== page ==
West pays for Global Challenge yachts, and water poses a problem for Save the Children

Keeping west has paid off handsomely for the international skippers in the Global Challenge yachts, catapulting all but one into the leading pack. Finnish skipper Eero Lehtinen currently holds 1st place in SAIC, marginally ahead of Australian Matt Riddell in Samsung while, on their flank, Italian skipper Amedeo Sorrentino is in pursuit in Vaio.

To the east of this widely spaced bunch, two match races are in progress. Former leaders Spirit of Sark and BP Explorer are reaching due south, presumably sailing their fastest angle as the wind is forecast to veer. They are only a few miles apart on the same longitude so they must be able to see each other clearly. Team Stelmar and Barclays Adventurer are also close together and, if not actually in sight, would be able to spot one another on radar.

As the race continues, one pressing problem being faced by the race organisers is a watermaker fault on Save the Children. A leak in the fitting on top of one of the membranes has prevented the crew making significant amounts of water and although they, race technical team and the supplier are still working to fix this, a decision needs be made by tonight as to whether Save the Children should stop in the Canary Islands to top up tanks and get spares. They have a reserve of 1,000 litres in two sealed tanks, but with 18 people, a diet of largely dehydrated food and another 25-27 days to Buenos Aires, skipper Paul Kelly is reluctant to continue without more water by some means.

Crews on the yachts are still licking their wounds after a thumping last week when they saw winds of 40-plus knots, but although it has calmed, wave action has claimed another victim. Sophie Luther, a paid-up member of the Pindar sailing team who is crewing on Pindar, was reportedly swept overboard through the guardrails to the end of her lifeline last night. She hurt her back as she was bashed against the boat, but reported today: “The Pindar nipper is OK and I will be back on deck as soon as possible.”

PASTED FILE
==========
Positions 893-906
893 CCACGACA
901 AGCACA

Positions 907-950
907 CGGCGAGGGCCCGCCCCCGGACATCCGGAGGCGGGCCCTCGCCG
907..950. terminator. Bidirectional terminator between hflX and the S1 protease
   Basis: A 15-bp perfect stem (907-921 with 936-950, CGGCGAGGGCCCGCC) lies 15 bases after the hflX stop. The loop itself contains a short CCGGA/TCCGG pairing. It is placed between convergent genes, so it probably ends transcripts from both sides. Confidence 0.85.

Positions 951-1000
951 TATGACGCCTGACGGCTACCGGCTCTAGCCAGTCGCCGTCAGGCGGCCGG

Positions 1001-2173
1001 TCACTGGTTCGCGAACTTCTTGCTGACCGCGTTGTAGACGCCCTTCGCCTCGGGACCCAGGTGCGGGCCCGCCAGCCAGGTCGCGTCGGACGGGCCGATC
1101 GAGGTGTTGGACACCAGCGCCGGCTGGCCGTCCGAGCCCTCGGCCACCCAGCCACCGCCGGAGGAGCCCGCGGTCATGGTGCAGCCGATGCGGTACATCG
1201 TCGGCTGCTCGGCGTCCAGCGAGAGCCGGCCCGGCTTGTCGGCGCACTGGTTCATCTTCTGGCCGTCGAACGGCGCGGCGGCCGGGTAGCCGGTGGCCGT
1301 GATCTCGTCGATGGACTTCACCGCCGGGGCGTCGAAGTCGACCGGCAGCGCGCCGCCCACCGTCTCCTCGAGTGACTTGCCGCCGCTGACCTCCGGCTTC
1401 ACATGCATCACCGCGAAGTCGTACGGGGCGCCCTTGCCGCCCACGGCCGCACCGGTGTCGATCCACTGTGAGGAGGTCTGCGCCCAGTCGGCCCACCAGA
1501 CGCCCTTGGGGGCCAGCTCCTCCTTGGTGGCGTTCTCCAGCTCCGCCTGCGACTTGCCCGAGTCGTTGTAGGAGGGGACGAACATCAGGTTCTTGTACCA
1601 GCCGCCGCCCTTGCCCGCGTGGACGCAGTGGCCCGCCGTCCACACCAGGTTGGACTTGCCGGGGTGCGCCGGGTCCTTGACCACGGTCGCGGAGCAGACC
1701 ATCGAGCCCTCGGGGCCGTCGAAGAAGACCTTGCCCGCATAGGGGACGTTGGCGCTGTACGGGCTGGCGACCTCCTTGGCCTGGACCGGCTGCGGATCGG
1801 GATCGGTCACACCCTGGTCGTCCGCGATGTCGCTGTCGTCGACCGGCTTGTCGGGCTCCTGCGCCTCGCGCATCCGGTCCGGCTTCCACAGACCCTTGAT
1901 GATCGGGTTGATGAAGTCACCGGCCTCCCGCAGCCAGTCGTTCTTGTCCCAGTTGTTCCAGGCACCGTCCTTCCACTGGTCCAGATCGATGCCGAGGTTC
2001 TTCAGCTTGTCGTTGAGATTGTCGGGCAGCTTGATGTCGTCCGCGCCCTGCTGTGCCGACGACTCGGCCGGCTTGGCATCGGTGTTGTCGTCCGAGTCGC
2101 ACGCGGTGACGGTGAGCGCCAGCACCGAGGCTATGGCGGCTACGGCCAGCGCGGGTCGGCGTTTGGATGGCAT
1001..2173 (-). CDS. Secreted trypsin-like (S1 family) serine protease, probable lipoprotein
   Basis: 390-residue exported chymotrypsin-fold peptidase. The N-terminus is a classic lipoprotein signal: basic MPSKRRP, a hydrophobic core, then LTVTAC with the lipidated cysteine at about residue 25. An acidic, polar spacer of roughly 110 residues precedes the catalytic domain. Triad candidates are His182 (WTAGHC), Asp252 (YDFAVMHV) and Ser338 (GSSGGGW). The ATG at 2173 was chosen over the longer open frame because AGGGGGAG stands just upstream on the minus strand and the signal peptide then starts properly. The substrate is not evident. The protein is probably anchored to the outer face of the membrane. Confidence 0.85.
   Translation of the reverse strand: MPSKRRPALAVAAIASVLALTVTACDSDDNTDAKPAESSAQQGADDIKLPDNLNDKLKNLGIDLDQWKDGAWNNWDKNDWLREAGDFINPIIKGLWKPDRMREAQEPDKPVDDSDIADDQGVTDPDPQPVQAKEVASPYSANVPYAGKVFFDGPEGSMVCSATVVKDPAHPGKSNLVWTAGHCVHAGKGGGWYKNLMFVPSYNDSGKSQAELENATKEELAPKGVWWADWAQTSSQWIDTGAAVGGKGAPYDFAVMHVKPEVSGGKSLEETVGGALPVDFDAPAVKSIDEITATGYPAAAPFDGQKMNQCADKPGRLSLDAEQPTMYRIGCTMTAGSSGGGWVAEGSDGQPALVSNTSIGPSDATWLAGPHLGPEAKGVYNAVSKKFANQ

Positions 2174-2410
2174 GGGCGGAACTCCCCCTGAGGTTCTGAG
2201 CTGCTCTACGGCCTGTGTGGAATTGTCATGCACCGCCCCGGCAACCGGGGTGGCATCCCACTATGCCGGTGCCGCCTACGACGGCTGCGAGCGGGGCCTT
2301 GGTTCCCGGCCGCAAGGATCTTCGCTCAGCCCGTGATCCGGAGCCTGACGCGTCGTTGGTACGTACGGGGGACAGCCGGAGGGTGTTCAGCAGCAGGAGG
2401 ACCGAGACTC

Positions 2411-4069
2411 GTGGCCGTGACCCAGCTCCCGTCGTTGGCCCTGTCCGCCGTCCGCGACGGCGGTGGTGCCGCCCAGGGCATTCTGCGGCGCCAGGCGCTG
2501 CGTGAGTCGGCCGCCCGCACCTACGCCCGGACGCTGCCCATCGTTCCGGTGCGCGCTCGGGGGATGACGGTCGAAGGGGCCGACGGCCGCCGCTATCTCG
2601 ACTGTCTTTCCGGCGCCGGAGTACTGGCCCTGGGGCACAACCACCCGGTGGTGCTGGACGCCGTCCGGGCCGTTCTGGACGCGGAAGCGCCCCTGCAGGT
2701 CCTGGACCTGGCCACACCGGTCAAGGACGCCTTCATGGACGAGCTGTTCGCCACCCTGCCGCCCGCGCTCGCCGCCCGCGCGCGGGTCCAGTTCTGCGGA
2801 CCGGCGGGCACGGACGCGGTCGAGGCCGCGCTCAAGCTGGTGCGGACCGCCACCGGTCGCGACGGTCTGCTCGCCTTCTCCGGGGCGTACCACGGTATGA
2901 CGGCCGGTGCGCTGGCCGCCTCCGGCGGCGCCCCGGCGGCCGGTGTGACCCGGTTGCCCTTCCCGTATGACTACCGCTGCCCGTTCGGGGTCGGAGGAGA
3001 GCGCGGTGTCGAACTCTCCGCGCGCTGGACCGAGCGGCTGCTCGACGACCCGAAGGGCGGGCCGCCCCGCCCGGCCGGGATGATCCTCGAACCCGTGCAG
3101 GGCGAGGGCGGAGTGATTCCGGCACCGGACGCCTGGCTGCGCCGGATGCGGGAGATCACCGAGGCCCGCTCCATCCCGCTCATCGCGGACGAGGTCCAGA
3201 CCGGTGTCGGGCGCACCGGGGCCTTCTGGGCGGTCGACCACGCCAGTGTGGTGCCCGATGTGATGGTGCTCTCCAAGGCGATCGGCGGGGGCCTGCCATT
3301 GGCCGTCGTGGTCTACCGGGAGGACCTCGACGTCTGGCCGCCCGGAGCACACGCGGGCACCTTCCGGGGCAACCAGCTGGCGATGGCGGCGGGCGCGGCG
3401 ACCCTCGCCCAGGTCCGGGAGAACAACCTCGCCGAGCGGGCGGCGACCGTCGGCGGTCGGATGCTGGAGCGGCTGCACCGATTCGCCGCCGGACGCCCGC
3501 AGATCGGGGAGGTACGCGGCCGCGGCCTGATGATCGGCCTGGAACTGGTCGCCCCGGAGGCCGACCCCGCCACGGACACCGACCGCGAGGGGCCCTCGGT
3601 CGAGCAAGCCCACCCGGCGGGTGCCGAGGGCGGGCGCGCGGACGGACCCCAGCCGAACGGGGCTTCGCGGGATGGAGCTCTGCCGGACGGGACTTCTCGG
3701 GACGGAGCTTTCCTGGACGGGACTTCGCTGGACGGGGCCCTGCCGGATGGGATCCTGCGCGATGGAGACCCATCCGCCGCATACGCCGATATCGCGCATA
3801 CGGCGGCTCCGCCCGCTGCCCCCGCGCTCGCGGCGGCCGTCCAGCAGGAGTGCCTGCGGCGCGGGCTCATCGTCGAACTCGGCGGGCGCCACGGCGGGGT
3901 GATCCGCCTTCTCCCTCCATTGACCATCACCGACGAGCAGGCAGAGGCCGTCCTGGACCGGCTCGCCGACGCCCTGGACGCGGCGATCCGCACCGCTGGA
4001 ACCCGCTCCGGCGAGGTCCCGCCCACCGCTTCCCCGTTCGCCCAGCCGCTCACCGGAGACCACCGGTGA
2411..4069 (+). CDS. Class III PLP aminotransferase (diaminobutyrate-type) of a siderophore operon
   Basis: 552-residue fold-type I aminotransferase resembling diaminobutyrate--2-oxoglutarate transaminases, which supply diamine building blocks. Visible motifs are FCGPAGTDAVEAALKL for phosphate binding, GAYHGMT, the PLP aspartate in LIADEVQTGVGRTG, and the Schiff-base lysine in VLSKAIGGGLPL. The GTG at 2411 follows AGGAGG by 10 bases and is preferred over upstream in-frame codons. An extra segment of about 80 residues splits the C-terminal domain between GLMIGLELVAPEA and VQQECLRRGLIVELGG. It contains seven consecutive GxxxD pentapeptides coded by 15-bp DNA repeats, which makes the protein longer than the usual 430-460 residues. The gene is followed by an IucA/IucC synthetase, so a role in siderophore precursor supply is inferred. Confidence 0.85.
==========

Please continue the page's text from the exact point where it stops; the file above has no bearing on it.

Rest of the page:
Elsewhere in the fleet, Spirit of Sark was “very, very close” to a lightning strike during the weekend, according to Challenge Business logistics director Alistair Hackett. Probably as a result, she has no data from the masthead wind instruments. “B&G think the masthead PCB may be damaged,” Hackett says, adding that the problem could be terminal until repairs can be made in port.

By the end of this week, the yachts should have picked up the tradewinds and be able to put in some consistently high daily runs as they barrel downwind under spinnaker. Further south, they need to keep an eye on a tropical wave west of the Cape Verdes, with its cluster of electrical storms and unpredictable squalls. However, in a day or two overnight temperatures will start to become balmy and the crews will have their first taste – maybe literally – of flying fish.

Expect many fishy tales in the daily logs as they strike surprised crewmembers from behind, leap down hatches and magically appear in bowls of food.